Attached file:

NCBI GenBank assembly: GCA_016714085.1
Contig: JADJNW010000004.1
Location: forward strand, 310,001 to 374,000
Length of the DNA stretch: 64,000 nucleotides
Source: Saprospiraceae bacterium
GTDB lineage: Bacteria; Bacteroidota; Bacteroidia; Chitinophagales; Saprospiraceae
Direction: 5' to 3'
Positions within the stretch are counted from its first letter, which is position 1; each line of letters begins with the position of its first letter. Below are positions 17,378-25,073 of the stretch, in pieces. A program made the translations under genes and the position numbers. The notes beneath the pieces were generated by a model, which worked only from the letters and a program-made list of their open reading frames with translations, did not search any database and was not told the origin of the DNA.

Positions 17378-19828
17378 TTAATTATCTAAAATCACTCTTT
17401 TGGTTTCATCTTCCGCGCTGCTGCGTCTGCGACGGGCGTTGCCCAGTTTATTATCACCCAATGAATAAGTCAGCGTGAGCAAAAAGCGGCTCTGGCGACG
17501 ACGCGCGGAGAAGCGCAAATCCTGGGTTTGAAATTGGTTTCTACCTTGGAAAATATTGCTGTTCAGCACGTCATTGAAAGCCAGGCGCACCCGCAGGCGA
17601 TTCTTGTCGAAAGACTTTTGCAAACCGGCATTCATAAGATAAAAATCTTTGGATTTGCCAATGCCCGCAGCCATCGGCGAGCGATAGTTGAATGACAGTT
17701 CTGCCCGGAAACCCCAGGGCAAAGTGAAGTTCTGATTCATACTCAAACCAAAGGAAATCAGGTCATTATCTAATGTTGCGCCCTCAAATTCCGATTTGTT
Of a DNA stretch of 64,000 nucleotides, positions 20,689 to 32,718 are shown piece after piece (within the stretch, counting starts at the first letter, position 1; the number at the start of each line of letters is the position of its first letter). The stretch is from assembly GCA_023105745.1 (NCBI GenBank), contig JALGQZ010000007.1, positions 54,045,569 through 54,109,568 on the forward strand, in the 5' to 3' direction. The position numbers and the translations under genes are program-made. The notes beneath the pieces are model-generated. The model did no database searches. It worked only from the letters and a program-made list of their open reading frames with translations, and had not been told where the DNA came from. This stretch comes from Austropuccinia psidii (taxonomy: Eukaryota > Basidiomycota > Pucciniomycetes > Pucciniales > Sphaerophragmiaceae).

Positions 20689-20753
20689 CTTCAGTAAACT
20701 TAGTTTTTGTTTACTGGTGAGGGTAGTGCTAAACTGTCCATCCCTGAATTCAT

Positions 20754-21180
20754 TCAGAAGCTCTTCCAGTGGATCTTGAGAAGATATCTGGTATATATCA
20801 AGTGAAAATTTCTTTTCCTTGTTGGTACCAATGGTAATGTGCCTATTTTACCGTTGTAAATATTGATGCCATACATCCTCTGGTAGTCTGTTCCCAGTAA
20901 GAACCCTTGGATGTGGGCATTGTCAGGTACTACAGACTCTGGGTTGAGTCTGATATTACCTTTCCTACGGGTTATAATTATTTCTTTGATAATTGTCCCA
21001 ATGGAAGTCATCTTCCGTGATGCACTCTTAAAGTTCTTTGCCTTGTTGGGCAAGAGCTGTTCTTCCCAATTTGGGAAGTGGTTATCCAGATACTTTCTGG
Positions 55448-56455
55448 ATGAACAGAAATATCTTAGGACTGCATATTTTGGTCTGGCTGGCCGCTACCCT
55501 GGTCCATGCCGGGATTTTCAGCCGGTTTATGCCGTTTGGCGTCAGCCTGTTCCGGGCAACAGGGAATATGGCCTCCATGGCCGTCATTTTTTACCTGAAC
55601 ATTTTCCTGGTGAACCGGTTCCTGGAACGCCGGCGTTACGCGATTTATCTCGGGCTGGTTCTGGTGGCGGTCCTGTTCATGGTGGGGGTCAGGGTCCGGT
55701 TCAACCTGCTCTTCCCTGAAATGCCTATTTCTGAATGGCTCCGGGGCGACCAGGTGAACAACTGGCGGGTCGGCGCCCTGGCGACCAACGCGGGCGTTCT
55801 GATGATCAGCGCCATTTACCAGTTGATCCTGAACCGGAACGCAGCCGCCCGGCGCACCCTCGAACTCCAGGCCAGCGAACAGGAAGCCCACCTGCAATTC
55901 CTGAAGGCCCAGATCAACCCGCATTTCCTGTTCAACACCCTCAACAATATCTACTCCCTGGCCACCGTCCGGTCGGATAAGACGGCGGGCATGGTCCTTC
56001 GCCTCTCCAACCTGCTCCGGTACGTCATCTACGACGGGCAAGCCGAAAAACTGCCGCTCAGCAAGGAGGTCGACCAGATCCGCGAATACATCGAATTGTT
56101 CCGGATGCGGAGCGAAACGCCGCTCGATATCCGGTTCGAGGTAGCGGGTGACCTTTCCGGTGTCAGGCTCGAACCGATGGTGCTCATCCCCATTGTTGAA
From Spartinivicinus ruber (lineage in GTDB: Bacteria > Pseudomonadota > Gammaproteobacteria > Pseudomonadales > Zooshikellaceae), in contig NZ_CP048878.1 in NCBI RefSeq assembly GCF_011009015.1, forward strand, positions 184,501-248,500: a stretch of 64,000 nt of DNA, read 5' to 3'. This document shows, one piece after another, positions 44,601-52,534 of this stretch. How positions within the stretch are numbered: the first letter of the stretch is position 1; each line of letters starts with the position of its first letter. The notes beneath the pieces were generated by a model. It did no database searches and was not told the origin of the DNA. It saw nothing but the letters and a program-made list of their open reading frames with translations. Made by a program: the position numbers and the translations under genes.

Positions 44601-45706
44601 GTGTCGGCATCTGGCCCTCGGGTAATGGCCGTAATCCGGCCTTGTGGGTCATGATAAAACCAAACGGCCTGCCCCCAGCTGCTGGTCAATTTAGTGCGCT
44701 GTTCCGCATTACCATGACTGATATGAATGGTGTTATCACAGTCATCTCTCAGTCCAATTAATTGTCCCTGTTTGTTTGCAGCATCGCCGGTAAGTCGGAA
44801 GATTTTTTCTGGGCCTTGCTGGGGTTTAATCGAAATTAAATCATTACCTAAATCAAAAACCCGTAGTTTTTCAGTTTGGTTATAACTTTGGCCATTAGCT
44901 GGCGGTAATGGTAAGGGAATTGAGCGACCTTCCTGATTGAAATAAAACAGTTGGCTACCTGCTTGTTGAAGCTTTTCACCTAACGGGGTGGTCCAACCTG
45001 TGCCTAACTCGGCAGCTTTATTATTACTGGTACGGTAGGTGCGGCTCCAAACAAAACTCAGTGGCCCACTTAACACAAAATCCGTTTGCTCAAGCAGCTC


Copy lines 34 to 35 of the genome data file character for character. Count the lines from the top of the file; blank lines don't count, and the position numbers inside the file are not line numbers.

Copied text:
Positions 44601-45706
44601 GTGTCGGCATCTGGCCCTCGGGTAATGGCCGTAATCCGGCCTTGTGGGTCATGATAAAACCAAACGGCCTGCCCCCAGCTGCTGGTCAATTTAGTGCGCT